There I was, seated behind my book table at a school Christmas Market on a hot, Sydney summer day. The first mad scramble of students was over and the bell had rung. Around me, all sorts of interesting wares were on display—handmade Christmas cards and decorations, clothing, jewellery, festive food, plants and other miscellaneous items. The idea was that teachers would bring their students, class by class, to buy Christmas gifts for parents and other family members.
Soon the youngest students began arriving, many clutching tightly to little plastic bags containing their precious five dollars to spend. It was touching to see how teachers or older ‘buddy’ students tried to help them pick out something they could buy. Some found what they wanted by themselves, but most needed a lot of help and guidance. After all, it is hard to understand why that money in your little bag isn’t enough for just anything you like! My books were out of the question for them, but I tried my best to point them to some greeting cards I sell for a friend and to the one and two dollar items on the table next to mine.
When the older primary students turned up, however, it was a different matter. Some perused the tables slowly, trying to work out what they could buy with their limited funds, while others headed straight for what appealed to them. But that definitely did not include one young boy I noticed. I watched as he circled all the tables at a great rate—once, twice, then yet again, each time getting faster and faster. Then he suddenly stood still and looked totally lost and confused, as if it was all too much for him. His face was red—and he seemed close to tears.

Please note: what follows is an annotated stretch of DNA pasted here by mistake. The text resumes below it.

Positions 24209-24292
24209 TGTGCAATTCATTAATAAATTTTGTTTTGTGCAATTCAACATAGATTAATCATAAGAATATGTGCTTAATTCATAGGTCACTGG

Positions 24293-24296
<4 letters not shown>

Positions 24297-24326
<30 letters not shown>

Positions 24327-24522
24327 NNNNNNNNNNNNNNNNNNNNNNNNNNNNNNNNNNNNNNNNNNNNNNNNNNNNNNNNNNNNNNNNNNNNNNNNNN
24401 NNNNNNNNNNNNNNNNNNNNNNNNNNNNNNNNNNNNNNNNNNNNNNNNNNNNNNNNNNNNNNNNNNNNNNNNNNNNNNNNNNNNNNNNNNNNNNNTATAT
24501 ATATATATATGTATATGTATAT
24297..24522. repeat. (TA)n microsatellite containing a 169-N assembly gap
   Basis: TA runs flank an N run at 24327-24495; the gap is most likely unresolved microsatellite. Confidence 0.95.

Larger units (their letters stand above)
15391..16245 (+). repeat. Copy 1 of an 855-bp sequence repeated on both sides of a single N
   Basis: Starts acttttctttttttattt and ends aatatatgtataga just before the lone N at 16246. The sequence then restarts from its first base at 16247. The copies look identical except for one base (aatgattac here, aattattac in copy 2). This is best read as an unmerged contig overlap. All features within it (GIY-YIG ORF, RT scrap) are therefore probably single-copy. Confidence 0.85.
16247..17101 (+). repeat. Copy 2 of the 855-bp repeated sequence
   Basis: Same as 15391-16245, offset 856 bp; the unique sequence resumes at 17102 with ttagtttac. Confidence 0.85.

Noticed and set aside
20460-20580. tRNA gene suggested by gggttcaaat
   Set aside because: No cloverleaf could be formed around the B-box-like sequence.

Just then, one of the organisers came by and I mentioned this boy to her.
‘Which one is he?’ she asked straight away. ‘Some can find it all a bit overwhelming.’
I tried to point him out, but it was difficult, in the midst of so many children. Then I lost sight of him altogether.
Later, I wondered where he went. Did that organiser find him? Or did he give up and not spend anything? Did he leave happy? Or was he still upset?
As Christmas comes closer, I am reminded of that young boy whenever I am out shopping and take a moment to look at those around me, as they head through the centre with bulging bags and trolleys. Some seem relaxed and cheerful—but many appear decidedly harassed and overwhelmed, just like the boy at the Christmas Market. And soon I find myself remembering some words from Matthew’s Gospel about all those people who came to receive healing and teaching from Jesus in the places he visited:
When he saw the crowds, he had compassion on them, because they were harassed and helpless, like sheep without a shepherd. Matthew 9:36
This Christmas season, let’s watch out for those around us who seem harassed and helpless, for whatever reason. Let’s do what we can to walk alongside them and ease their burdens. By our kind words and helpful actions, let’s do our best to point them to Jesus, the true Shepherd, who alone can bring that deep peace we all long for in our hearts.